Change in Nitric Acid Preservative for Trace Element Samples

Date: Tue, 29 Sep 1998 14:29:30 -0400
From: Nana Frye 
Reply-To: "Nana L Frye, Secretary (OA), Reston, VA "
Organization: U.S. Geological Survey

To: "A  - Division Chief and Staff",
        "B  - Branch Chiefs and Offices",
        "S  - Special Distribution for Research",
        "FO - State, District, Subdistrict and other Field Offices",
        "PO - Project Offices",,
CC: "  WRD Archive File,  "
Subject: OWQ Technical Memo 9806--Change in Nitric Acid Preservative for Trace Element Samples


In Reply Refer To:      September 29, 1998
Mail Stop 412


Subject:        Change in Nitric Acid Preservative for Trace Element Samples


The purpose of this memorandum is to inform Division personnel of 
a change in the concentration, volume, and containers for nitric 
acid used for preservation of water samples for the determination 
of trace elements.


For many years the accepted protocol for the preservation of 
water samples for determination of trace elements has required 
adjustment of sample pH to less than 2 pH units using nitric acid 
(U.S. Environmental Protection Agency, 1979).  The Division has 
provided nitric acid in glass ampoules for this purpose since the 
1970's (Wood, 1976).  The purpose of adjusting sample pH to less 
than 2 is to minimize metal cation precipitation and adsorption 
onto the sample container wall (OWDC, 1982).  However, it has 
been known for some time that nitric acid will also solubilize 
certain elements from glass ampoules, specifically aluminum, 
barium, boron, silica, chromium, and zinc (Open-File Report (OFR) 

As analytical detection limits for trace elements have become 
more sensitive, the use of a higher purity ("ultra-pure" or 
"Ultrex-grade") nitric acid (use of trade, product, or firm names 
is for descriptive purposes only and does not imply endorsement 
by the U.S. Geological Survey) was recommended to reduce possible 
contamination of samples by the preservative (OFR 94-539).  In 
1994, concurrent with the promulgation of the new part-per-
billion sampling protocols, Ultrex-grade nitric acid in Teflon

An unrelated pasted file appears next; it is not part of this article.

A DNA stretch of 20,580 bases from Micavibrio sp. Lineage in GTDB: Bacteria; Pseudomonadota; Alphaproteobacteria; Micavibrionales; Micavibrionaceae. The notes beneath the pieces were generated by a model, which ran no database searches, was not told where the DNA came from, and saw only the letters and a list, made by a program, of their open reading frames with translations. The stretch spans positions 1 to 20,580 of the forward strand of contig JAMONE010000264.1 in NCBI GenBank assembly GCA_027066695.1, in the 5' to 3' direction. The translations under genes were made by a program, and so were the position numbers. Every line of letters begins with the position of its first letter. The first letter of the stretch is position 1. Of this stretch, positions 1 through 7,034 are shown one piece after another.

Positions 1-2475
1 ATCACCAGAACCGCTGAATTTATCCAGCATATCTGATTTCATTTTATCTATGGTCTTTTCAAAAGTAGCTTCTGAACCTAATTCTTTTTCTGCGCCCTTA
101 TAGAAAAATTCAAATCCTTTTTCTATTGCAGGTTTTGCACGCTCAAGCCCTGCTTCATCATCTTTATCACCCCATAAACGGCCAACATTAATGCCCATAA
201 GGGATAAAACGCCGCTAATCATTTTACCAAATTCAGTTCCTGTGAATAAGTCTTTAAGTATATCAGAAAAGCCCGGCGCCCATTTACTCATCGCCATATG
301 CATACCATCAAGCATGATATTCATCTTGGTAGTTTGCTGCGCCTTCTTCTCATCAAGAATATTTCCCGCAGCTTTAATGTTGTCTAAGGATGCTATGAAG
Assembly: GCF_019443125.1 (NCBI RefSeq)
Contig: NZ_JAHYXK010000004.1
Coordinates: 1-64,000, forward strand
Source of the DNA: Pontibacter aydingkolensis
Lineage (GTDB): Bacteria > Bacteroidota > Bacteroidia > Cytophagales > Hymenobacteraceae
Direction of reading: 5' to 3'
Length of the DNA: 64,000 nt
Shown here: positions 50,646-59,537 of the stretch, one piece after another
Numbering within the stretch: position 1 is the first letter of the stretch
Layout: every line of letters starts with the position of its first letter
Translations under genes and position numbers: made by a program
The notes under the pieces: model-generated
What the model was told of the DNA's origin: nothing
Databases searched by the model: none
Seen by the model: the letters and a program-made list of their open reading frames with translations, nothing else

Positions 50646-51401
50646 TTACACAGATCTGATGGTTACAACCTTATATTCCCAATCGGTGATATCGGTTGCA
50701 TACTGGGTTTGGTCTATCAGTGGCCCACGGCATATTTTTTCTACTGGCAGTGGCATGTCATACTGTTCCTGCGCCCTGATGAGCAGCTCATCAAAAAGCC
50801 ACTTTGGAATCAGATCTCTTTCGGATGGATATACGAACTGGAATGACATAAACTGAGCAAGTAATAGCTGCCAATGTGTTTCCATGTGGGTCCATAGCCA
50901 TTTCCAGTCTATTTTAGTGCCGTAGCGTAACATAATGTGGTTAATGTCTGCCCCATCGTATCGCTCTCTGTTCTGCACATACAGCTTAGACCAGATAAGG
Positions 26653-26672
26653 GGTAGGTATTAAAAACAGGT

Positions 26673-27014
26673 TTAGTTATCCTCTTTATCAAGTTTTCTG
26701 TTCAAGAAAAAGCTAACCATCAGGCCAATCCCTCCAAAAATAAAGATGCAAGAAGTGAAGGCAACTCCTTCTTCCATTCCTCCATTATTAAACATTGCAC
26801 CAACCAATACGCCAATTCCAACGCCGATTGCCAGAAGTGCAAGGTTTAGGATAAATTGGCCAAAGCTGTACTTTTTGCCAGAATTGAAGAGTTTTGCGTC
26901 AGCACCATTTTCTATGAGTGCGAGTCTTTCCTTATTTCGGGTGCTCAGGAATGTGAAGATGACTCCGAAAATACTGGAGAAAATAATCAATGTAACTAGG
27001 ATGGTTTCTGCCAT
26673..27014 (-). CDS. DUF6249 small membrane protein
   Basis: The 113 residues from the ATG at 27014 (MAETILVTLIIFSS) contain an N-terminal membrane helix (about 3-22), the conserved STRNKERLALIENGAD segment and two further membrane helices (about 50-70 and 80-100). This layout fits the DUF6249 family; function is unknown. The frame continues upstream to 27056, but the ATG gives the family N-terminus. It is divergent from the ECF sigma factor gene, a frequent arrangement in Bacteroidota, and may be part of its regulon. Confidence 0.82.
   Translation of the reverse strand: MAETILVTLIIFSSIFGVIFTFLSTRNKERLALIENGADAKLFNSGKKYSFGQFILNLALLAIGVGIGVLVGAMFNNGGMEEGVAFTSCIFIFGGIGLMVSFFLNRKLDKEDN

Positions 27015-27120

vials were made available as an alternative to glass ampoules for 
trace metals preservation.  This change eliminated glass ampoules 
as a source of contamination of field blanks and some 
environmental samples.  Teflon does not contribute detectable 
inorganic contaminants, but the vials are costly and difficult to 
handle in the field.

The Office of Water Quality (OWQ), National Water Quality 
Laboratory (NWQL), and the Quality of Water Service Unit (QWSU) 
have been evaluating polypropylene vials as an alternative to 
both the glass ampoules and Teflon vials for Ultrex-grade nitric 
acid preservative. This option would serve to improve data 
quality at a reasonable cost.  The polypropylene vials are less 
fragile than glass, and the preservative is more easily dispensed 
from them than from glass ampoules or Teflon vials.

Polypropylene is not recommended for storage of concentrated 
nitric acid, but diluted nitric acid is reported to have only a 
minor effect on the material, based on testing by Eagle-Picher 
Industries, Inc. (Rod Neal, oral commun., 1998).  The 
manufacturer of Ultrex nitric acid has agreed to provide the acid 
in a 50-percent concentration (7.5-7.7 Normal) for Division use.  
This diluted form can be stored in polypropylene vials without 
apparent degradation of the plastic for at least one year.  The 
acid will be provided in 2-milliliter quantities so that the 
majority of natural water samples will have a pH below 2 after 
addition of the contents of one vial. Field personnel should be 
aware that unusual matrices may require additional acid to ensure 
a sample pH of <2.0.


Effective October 1, 1998, glass ampoules containing Ultrex